Ag commissioner: 2016 outlook ‘pretty dismal’ for farmers

Doug Goehring may be North Dakota’s agriculture commissioner, but at the end of the day, he’s still a farmer.

Like any farmer, he has to deal with the low commodity prices that have producers from southwest North Dakota to the Red River Valley concerned and apprehensive about what the 2016 growing season will bring.

“It’s pretty dismal,” Goehring said of the state’s ag outlook. “… At this point, my understanding visiting with farmers — and even on our own farm — is there’s some hard decisions to make.”

Goehring admitted he’s even thinking about giving up a piece of rented land that may not pencil out as profitable this year.

He said he’s heard the same story throughout the state as farmers weigh their input costs with commodity prices that are lower than they’ve been in several years and are causing them to see red on the bottom lines of their projected yearly balance sheets.

“Farmers don’t see any black anywhere they look,” he said. “Then it’s a matter of trying to assess, ‘Where can you lose the least amount of money at?’”

Ron Haugen, a farm management specialist with the North Dakota State University Extension Service in Fargo, is part of a group that releases an annual report meant to aid producers in planning for the upcoming growing season.

“This has been some of the lowest prices we’ve had in several years,” he said.

North Dakota farmers are planning for their worst spring wheat prices in at least six years — nearly $2.50 a bushel lower than recent averages — with durum wheat at its lowest since 2011, according to the Extension Service’s data.

Corn prices, for the past two years, have been about $1.50 a bushel lower than recent averages and are nearly half the price of what they were in the 2012-13 marketing season.

Oil sunflowers are $8.35 per hundred weight lower than average and down nearly $5 since last year. Soybeans and canola are both at their lowest point in the past five years and well below recent averages.

“To have tight margins is actually more the norm,” Haugen said. “The last five years have seen extraordinarily high prices. This is getting back to more normal, where things are tighter.”

Despite the benefit of farmers and ranchers having the lowest fuel prices than they’ve had in several years, the gains there don’t stack up with low commodity prices.

Greg Fitterer, with Helena Chemical in New England, has been in the fertilizer and bulk fuel sale business much of his life.

He said farmers know little to nothing is going to pencil out positive at current commodity prices. Fertilizer prices aren’t much more expensive than they were five years ago, either, and he said the producers his company works with aren’t likely to back off on how much fertilizer they put on, unless spring becomes unusually dry, because they feel it’ll help keep their yields higher.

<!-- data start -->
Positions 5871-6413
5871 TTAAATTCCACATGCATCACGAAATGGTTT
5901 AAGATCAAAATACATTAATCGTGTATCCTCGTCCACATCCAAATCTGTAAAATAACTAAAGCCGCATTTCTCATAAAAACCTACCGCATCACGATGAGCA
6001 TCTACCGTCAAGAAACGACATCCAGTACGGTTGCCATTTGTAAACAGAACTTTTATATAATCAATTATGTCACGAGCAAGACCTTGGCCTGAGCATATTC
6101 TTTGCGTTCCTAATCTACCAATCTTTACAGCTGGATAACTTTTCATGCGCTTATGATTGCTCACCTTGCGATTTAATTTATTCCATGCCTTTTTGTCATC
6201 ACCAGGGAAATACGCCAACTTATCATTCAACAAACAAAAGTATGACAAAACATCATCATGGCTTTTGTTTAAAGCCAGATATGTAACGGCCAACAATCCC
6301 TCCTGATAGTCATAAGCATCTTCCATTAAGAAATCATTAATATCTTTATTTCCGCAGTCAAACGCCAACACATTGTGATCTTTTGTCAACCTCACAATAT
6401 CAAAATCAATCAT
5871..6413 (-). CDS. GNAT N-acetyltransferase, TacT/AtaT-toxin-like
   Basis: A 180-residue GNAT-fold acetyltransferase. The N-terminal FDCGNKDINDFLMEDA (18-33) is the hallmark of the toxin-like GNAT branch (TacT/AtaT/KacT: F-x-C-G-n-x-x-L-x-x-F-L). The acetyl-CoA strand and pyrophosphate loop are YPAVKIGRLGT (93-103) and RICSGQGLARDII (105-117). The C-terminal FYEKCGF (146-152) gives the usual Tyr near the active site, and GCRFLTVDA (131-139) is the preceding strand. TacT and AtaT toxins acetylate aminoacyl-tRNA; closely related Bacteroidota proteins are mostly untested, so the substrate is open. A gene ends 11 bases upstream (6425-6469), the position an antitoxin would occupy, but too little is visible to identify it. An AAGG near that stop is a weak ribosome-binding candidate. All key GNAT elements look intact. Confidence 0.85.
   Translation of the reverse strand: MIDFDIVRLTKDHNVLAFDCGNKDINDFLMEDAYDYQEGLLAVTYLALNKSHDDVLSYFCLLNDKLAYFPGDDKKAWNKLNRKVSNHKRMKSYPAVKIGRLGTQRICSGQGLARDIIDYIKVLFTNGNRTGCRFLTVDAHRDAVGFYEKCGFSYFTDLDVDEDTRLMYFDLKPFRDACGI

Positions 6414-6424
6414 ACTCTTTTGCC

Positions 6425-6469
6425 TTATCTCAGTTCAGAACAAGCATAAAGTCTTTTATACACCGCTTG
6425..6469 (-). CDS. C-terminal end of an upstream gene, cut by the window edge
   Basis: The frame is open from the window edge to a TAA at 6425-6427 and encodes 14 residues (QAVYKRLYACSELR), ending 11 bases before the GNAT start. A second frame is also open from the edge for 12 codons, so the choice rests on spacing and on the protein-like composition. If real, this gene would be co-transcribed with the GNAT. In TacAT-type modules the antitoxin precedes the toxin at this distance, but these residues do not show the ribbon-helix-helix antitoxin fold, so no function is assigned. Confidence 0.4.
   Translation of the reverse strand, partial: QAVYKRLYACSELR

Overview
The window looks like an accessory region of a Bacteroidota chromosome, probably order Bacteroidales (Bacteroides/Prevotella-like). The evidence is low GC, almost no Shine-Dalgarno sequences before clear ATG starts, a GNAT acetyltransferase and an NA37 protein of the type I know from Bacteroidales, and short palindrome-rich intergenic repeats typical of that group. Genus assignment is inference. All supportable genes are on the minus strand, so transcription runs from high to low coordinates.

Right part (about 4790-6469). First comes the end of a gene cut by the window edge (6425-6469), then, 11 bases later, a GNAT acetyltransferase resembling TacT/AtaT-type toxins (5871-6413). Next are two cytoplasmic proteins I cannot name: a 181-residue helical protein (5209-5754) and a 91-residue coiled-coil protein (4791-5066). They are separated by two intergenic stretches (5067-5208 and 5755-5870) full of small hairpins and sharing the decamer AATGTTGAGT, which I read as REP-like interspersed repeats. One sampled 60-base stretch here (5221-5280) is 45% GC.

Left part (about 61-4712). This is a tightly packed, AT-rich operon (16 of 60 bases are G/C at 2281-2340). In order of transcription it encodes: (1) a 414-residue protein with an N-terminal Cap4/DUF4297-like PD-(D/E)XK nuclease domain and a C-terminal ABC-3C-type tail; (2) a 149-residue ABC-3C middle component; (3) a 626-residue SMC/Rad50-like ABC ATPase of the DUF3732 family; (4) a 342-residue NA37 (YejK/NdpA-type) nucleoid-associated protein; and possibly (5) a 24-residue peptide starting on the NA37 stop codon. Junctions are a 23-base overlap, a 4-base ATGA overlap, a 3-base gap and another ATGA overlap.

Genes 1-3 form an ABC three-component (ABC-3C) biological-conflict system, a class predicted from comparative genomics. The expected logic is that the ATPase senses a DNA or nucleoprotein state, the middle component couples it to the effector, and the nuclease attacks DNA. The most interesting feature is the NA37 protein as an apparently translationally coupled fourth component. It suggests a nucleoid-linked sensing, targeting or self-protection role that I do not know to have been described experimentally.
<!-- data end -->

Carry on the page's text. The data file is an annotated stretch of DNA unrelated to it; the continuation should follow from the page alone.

“Everything goes in cycles,” he said. “You have your ups and your downs. I’d say most guys’ goals this year is to break even. To not lose equity. It’s sad, but you’re basically not trying to strike out and hit a single.”

Goehring said he’d still like to see the chemical and fertilizer business — especially when it comes to nitrogen fertilizer and anhydrous ammonia — settle into more reasonable price in line with ag and energy commodities.

“There’s things way out of whack,” he said. “It’s gotten to a point where the industry is charging what it’ll bear and they need to come down a little bit. They’ve been squeezing too much out of the farmer, and taking advantage of the opportunity — when commodity prices are high, we’re going to get more from the farmer.”

Goehring said most farmers are looking at “bare bones minimum” spending plans to try and get through 2016 with the hope that better years and higher commodity prices — along with a better world economy, which greatly dictates those commodity prices — are around the corner.

“They’re trying to figure out everything that they can do to make that balance sheet work so they can buy another day, buy another year, another season to farm,” Goehring said. “Because chances are, a year and a half from now, things are going to be a little bit better.”

Author: Dustin Monke

Former newspaper editor. Now I market the best baked goods and donuts in America. But every once in a while, I write a cool story too.

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